|Marantz VP-15S1 DLP Projector|
|Home Theater Front Projectors DLP Projectors|
|Written by Brian Kahn|
|Friday, 01 February 2008|
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Television And Movies
I chose to start with a Blu-ray disc, the format that is taking the lead in the battle with HD DVD. I recently acquired Casino Royale (Sony Home Entertainment), the latest James Bond film. The opening scene, in black and white, takes place at night in front of a modern, angular building. While watching the section chief get out of his car in front of the building, I noticed that the grays were not color-shifted and that the picture was extremely clear. The lines of the angular building were razor sharp and the picture had excellent depth. However, in comparison to the twice as expensive VP-11S1, there was slightly more dithering in the darker areas, which led to visible noise. The foot chase scene provided a multitude of colorful backdrops, which I found to be slightly oversaturated with the Marantz’s out-of-the-box setting. With the color level turned down slightly, I found the picture to be much more color accurate, but still not quite as accurate as the VP-11S1. The most noticeable difference was with green foliage. The simplest way to describe the difference is that the VP-15S1 looked like a good plasma and the VP-11S1 more like a good CRT. As with the opening scene, the foot chase scene was portrayed with extremely good detail on a razor-sharp image, with virtually no video processing artifacts.
Mr. & Mrs. Smith (Twentieth Century Fox Home Entertainment, Blu-ray) is a well-recorded disc that let the VP-15S1 show off its capabilities. The opening scenes in Columbia featured a rich and artistic use of coloring. The video quality was quite good throughout the film and I was easily able to discern the director’s use of grain in the desert scenes; the rest of the film was sharp and clear.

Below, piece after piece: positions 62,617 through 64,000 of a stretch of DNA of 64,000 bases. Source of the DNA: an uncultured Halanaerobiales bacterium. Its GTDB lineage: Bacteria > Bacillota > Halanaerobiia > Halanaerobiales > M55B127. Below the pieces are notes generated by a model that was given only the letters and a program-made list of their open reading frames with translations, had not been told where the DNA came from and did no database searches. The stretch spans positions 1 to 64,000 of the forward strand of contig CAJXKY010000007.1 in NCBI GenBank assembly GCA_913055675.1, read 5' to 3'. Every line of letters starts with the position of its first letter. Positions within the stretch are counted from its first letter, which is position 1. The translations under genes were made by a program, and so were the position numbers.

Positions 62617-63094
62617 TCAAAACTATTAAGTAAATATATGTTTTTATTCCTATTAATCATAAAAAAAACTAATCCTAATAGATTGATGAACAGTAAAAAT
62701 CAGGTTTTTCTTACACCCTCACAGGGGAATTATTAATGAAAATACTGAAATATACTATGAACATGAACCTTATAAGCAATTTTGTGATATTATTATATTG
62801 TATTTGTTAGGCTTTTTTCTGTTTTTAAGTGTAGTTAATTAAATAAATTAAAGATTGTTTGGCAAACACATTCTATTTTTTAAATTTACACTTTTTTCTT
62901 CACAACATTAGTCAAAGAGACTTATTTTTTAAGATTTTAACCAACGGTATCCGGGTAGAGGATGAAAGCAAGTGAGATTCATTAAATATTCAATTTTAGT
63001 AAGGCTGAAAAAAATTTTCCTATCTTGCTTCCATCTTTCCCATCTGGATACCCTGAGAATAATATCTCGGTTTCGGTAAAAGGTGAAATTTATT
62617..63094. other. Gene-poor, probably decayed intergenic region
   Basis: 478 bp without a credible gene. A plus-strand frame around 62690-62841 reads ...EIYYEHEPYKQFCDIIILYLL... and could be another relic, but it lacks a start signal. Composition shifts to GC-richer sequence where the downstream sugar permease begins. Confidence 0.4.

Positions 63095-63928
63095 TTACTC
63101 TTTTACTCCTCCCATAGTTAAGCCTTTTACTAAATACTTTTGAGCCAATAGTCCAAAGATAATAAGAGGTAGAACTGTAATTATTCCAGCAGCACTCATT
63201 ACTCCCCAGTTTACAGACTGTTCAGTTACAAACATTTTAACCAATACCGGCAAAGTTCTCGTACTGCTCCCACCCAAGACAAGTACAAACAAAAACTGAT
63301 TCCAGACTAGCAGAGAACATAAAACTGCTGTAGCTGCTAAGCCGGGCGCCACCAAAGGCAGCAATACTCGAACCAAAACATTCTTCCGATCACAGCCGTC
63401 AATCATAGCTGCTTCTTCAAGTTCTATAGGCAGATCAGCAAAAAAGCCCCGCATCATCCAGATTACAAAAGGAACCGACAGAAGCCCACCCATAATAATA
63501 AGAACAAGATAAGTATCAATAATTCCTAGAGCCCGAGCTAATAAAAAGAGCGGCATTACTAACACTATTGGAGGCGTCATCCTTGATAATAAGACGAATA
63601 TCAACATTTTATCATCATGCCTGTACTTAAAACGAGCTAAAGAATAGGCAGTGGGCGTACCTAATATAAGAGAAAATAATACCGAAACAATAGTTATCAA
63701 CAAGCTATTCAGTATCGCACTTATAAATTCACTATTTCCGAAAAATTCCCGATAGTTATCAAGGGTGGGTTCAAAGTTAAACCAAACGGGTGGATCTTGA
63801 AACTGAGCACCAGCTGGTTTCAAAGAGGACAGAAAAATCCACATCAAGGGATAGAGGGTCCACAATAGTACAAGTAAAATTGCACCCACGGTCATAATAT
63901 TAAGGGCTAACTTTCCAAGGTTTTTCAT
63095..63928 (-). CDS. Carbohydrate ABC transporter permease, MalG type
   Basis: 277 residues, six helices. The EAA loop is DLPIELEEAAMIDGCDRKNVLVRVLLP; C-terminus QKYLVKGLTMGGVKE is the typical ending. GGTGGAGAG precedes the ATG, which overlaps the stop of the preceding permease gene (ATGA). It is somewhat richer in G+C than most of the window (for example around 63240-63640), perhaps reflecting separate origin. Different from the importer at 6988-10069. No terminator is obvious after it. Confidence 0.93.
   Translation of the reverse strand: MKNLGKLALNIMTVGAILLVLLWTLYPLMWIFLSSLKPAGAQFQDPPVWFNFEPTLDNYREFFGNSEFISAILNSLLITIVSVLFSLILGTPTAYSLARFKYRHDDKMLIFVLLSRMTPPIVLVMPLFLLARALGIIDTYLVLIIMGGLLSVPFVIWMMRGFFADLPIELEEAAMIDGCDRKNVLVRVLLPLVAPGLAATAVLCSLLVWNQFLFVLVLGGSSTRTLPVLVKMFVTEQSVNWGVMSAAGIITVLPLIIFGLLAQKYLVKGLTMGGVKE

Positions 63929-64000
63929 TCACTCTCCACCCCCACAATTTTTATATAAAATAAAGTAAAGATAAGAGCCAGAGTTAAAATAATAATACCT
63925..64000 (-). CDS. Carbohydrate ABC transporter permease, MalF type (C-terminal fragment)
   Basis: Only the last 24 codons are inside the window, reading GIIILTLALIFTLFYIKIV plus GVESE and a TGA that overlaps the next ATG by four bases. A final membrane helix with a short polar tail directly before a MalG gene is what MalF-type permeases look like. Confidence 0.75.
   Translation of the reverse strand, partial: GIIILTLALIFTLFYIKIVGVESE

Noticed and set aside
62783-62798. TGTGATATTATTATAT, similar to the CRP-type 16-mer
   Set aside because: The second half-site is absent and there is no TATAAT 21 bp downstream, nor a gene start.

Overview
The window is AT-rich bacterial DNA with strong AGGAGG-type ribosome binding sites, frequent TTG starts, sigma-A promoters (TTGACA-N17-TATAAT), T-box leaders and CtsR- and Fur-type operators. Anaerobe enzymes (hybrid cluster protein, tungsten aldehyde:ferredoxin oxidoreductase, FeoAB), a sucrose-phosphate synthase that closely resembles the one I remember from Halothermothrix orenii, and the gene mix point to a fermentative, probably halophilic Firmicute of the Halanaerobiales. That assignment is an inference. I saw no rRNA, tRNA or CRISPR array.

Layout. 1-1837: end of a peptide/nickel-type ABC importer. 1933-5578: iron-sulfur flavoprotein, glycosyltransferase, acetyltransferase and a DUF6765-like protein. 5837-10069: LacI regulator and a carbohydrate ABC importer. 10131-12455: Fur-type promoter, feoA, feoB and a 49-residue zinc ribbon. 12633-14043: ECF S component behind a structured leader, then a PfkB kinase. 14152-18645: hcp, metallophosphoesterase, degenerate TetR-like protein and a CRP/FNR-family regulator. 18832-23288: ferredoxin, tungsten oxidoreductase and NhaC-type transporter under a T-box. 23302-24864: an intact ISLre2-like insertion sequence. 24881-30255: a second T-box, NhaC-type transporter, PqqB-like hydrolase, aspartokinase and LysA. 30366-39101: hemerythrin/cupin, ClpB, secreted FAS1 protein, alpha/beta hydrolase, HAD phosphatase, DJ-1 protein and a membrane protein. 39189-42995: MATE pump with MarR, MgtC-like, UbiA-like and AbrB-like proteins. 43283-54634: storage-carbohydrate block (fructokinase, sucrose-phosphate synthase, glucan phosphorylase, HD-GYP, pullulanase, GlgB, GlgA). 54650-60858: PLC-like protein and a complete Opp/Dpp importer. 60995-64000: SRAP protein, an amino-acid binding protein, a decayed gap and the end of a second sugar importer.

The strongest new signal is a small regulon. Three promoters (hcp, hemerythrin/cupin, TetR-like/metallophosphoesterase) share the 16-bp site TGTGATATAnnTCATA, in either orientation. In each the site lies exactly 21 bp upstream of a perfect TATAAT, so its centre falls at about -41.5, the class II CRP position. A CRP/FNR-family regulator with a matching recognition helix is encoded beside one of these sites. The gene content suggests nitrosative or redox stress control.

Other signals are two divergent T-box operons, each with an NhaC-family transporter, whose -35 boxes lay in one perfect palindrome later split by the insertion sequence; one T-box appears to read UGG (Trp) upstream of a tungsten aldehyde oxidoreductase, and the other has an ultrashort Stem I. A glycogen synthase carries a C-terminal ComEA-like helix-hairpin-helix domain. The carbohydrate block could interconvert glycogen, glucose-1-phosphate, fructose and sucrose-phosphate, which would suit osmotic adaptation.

While watching X-Men: The Last Stand (Twentieth Century Fox Home Entertainment, Blu-ray), specifically the confrontation scene at Jean’s house, I again noticed the VP-15S1’s the ability to portray fine detail with motion. The dust that was generated during the fighting did not suffer from any blocking or other artifacts.
While watching football on ESPN HD via DirecTV, I let the Gennum processor in the VP-15S1 do all of the scaling. The goal lines in the turf remained free from jagged edges without any loss of detail on the playing field. As before, I found the green of the field to be a bit yellow in color when compared to the VP-11S1. The picture was vibrant, with a good range of contrast and color between the players on the field and the crowds in the background.
High-definition news feeds varied widely in quality and the Marantz made it quite easy to see the differences between the various feeds. The projector maintained the integrity of the feed; whether it was good or bad, the video was accurately reproduced. Having CNN in HD is a major plus with the new DirecTV HD receiver/dish combos.
Standard-definition video sources varied even more in quality, as they do with most projectors. The better feeds looked similar to high definition, but just a bit softer, as though the image was slightly de-focused. Standard DVDs were scaled, well with minimal artifacts. When I played The Incredibles (Buena Vista Home Entertainment), this animated feature provided relatively large fields of uniform color, which were reproduced by the Marantz with no visible variation in uniformity. The images were clear and sharp throughout the disc. Live action DVDs, such as Shakespeare in Love (Miramax Home Entertainment) were reproduced with sufficient detail to provide an enjoyable picture. During one of the Shakespeare’s play scenes, the Marantz reproduced the image with enough detail to make out the various textures of the costumes and rendered a good sense of depth. The detail lacked in comparison to high-definition offerings, but had I not experienced high definition, the Marantz’s images from standard-definition DVDs would have been all I could ask for.